"Typhoon" is the regional name for a tropical cyclone with sustained surface winds over 33 meters per second (74 miles per hour) in the northwestern Pacific Ocean west of the International Date Line all the way to the Asian mainland coast; the same storm would be called a hurricane if it were in the Atlantic Ocean, the eastern Pacific, or the south Pacific east of longitude 160 east (just west of New Zealand according to a BBC map). The map shows the Philippines in the zone that has typhoons, but Indonesia and New Guinea are in an area where the same type of weather is called a "severe cyclonic storm." The World Meteorology Organization in Switzerland are the people who officially decided the borders for the usage of each regional name.
A.Word.A.Day says that the word is originally "from Cantonese toi fung, from Mandarin tai (great) + feng (wind) by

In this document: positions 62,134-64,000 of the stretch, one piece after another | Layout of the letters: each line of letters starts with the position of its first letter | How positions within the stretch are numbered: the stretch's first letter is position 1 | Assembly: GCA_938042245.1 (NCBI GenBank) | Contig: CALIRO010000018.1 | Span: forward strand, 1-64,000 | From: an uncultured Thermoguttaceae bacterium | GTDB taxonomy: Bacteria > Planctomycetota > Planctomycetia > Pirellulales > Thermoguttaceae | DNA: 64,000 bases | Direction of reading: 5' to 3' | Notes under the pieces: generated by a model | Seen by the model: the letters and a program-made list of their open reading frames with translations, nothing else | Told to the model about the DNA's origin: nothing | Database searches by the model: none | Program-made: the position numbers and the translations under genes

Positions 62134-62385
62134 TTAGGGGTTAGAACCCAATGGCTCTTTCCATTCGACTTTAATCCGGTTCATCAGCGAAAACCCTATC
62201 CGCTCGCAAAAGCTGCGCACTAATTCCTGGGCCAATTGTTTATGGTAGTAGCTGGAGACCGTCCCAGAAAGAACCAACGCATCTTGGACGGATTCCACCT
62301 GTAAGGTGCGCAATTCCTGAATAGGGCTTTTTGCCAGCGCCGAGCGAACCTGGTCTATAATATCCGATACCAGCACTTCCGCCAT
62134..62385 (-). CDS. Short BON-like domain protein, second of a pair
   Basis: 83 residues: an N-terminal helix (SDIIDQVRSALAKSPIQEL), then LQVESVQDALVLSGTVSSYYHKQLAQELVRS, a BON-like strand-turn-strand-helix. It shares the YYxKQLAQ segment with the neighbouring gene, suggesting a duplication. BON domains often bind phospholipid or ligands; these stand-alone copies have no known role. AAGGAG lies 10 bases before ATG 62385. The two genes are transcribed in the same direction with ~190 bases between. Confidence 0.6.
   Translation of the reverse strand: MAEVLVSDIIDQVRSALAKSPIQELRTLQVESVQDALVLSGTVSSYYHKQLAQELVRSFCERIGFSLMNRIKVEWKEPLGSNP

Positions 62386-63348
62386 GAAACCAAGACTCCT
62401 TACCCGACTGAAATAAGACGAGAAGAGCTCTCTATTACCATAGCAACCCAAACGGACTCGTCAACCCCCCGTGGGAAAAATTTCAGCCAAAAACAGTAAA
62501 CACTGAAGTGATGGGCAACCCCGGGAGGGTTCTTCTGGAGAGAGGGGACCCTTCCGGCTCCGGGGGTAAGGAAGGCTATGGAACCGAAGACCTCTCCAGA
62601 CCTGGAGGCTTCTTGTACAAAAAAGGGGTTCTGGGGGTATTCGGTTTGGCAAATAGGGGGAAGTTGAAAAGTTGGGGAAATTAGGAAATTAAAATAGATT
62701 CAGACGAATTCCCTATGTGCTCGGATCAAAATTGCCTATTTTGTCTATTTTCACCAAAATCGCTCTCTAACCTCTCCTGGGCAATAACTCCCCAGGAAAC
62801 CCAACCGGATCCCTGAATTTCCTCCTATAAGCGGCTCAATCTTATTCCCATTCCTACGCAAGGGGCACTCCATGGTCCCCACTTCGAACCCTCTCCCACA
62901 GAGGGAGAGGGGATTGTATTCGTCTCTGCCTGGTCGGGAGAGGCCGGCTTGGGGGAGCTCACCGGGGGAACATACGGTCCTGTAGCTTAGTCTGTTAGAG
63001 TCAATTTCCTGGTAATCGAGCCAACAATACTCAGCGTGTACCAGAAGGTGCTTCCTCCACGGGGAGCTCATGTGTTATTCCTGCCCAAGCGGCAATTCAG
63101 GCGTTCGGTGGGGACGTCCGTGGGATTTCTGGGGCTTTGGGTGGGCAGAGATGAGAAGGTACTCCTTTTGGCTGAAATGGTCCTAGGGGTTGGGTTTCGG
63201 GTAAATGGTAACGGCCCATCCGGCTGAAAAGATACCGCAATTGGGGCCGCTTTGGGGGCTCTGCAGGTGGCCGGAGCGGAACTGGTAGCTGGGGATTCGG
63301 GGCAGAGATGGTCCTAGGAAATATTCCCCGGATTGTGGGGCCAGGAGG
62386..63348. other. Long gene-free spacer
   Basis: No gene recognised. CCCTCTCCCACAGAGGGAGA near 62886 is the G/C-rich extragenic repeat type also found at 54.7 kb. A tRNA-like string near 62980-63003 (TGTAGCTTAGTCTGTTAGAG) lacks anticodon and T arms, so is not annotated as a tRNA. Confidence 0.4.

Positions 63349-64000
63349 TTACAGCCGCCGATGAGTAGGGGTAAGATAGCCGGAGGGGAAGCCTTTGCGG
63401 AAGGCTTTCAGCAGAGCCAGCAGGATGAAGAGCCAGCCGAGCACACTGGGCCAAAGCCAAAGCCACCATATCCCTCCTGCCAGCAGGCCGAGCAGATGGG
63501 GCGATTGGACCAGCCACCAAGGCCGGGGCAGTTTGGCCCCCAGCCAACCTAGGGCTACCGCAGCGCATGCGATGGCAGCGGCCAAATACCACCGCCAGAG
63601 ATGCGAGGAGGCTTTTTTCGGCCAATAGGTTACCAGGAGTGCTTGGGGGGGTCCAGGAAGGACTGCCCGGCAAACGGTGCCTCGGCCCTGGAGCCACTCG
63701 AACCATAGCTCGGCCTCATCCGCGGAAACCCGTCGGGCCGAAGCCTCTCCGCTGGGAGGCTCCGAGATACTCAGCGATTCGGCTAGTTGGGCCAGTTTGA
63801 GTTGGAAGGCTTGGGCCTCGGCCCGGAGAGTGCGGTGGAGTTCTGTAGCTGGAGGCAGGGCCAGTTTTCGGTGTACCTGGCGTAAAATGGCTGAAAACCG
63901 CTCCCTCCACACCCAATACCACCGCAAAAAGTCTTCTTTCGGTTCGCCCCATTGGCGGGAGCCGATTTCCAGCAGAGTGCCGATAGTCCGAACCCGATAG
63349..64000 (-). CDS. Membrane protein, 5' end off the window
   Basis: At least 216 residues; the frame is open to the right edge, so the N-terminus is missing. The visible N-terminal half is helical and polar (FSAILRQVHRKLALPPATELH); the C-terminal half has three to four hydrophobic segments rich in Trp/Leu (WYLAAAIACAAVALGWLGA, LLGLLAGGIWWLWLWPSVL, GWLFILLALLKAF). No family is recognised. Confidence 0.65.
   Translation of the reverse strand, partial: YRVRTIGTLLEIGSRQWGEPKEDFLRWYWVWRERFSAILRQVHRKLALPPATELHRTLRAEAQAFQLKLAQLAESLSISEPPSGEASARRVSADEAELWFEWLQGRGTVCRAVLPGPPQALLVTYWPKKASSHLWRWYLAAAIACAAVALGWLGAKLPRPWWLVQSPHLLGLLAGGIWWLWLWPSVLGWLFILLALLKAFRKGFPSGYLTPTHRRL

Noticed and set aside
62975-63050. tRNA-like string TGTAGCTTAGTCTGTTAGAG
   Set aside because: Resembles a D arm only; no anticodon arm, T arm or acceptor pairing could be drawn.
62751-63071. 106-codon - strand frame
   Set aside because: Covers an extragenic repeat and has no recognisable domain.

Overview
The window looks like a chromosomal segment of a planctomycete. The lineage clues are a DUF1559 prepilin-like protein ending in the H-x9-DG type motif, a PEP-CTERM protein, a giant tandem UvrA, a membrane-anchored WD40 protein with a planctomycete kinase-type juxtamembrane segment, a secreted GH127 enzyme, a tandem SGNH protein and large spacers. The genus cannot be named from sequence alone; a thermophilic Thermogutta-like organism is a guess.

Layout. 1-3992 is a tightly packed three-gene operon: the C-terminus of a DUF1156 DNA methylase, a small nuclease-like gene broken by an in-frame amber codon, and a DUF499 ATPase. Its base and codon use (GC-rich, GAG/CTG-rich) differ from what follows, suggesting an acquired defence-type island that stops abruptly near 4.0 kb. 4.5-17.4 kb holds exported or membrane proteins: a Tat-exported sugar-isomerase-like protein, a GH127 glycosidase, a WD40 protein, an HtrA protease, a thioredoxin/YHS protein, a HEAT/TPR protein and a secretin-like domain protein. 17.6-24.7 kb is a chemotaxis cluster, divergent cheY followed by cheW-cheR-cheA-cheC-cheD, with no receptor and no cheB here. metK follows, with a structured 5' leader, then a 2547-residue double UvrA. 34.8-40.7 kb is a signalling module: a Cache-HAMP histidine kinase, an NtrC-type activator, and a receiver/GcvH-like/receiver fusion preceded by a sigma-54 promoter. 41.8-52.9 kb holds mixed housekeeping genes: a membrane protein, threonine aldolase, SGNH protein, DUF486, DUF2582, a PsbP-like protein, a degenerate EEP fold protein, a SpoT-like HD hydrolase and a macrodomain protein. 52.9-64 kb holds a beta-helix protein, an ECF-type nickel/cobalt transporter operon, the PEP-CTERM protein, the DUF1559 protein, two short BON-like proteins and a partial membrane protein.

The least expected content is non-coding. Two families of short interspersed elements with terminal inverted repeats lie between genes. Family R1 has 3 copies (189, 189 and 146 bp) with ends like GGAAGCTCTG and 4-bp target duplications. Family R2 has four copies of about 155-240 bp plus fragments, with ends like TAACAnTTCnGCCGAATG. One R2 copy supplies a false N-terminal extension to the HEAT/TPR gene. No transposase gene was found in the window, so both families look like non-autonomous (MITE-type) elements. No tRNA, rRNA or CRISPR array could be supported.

influence of other terms (Greek typhon, Arabic/Urdu/Hindi tufan, et al.)" Many other sources agree with Webster 1913 that the Greek "typhon" was the true source, saying that "touffon" and "tufan" appeared in English via the Arabic/Hindi borrowing, meaning a storm in India, as early as 1588; while the Cantonese (spelled by the American Heritage Dictionary as "Taaîfung") does not appear in English until 1699 as "tuffoon." (I don't have nearly enough linguistic expertise to see how they can say one of those comes only from the Greek but the other only from the Cantonese, myself.) The modern spelling, influenced by both words, first appears in 1819, in Shelley's Prometheus Unbound.